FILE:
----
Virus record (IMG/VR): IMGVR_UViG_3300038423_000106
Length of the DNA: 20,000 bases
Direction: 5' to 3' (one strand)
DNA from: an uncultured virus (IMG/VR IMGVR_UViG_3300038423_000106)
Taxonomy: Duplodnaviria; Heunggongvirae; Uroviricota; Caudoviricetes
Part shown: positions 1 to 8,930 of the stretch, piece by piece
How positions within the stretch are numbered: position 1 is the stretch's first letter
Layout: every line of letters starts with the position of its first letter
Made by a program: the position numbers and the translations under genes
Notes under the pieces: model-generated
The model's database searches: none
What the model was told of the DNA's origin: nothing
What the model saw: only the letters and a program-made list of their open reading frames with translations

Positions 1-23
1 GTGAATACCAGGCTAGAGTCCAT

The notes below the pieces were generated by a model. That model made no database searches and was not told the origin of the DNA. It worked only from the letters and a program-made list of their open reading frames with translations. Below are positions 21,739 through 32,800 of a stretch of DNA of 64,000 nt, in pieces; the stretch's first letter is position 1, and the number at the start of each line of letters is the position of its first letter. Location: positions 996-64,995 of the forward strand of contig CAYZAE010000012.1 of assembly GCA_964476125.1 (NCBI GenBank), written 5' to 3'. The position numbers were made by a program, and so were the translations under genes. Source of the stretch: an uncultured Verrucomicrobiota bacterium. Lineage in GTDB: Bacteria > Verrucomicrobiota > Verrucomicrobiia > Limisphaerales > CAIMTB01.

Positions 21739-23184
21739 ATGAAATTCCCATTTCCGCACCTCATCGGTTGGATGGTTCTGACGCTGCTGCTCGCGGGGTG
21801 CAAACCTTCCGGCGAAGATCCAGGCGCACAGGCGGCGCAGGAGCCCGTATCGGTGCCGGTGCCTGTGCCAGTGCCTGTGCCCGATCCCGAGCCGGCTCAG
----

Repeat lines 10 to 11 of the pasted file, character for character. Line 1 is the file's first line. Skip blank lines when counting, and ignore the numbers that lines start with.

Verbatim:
Notes under the pieces: model-generated
The model's database searches: none